Along with videos showing viewers how to “trick” their brain into feeling sleepy, and posts that claim to be able to put them into a trance, the “two-minute sleep trick” has been gaining attention on the platform.
TikTok user @youngeryoudoc, who posts videos of exercises, stretches and techniques aimed at helping people to look and feel younger, shares his top tip to kip.
In the video, he claims that rubbing the inside of your wrist for a few minutes is the key to drifting off.
“Oh my god, I’m so tired,” he says in the video, in which he plays two versions of himself. “All you have to do is rub that spot on your wrist for two to three minutes,” he adds, demonstrating a circular motion around his pulse point.
The user, whose bio says he “teaches people how to become the youngest version of themselves”, then demonstrates its effectiveness by falling fast asleep.
The pulse point on the inside wrist is an acupressure point which acupuncturists focus on for calming techniques. In traditional Chinese medicine, the area is called Shen Men, which translates to “gate of the spirit”.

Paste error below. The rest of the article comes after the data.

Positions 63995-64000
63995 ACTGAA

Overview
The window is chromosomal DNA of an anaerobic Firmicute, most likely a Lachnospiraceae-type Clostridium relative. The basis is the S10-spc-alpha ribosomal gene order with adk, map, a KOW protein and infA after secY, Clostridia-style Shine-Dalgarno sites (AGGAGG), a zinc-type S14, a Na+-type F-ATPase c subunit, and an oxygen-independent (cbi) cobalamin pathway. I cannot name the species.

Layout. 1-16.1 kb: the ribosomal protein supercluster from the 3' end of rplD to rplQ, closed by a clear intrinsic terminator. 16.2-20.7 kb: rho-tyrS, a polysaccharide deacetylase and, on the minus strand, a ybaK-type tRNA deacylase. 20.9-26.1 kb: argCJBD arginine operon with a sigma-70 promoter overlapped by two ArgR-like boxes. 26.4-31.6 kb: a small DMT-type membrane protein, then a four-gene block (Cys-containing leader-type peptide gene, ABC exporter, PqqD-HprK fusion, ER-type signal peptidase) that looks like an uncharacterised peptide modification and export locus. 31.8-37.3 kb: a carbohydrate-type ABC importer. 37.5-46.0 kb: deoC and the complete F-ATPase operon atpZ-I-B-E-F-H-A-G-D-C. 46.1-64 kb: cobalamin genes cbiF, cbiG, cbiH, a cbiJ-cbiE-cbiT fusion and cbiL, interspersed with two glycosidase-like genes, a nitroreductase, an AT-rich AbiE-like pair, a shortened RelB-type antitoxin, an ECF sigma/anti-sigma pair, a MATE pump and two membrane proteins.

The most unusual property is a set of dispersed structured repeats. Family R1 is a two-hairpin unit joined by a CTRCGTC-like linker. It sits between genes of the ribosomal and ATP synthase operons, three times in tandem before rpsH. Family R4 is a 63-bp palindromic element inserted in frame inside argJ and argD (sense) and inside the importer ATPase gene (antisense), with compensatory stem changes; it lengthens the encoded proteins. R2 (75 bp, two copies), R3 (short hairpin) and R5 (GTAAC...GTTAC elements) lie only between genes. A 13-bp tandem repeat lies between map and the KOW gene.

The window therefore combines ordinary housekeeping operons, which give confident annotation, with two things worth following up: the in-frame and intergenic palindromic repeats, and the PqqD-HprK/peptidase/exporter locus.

Nap like a US Navy Seal
The post comes after fellow TikToker Nick Vitello shared a trick he claims would help people have “the best nap of your life” — although the nap only lasts eight minutes.
Posting under the username @getaheadwithnick, Vitello says the trick was developed and used by US Navy Seals when they only have short periods of time to rest, otherwise known as a “combat nap” or “tactical napping”.
“Here's what to do when you're super tired but you only have eight minutes,” Vitello says. “Get on the floor and put your feet up on the bed like this or on something high, a couch, anything.”
Laying down on the ground, Vitello puts his legs up on the bed, saying: “Set a timer for eight minutes and take the best nap of your life. It’s a Navy Seal trick and it works.”
A report by the US Naval Health Research Center says “uninterrupted sleep for as little as 10 minutes may partially recover alertness”.
“The practice of tactical napping” can help soldiers top up their daily sleep requirements, says Dr Sara Alger, a sleep research scientist at the Behavioral Biology Branch’s Sleep Research Center.
“A tactical nap is ideally in a space that is dark, quiet, and comfortable, but realistically anywhere that is safe.”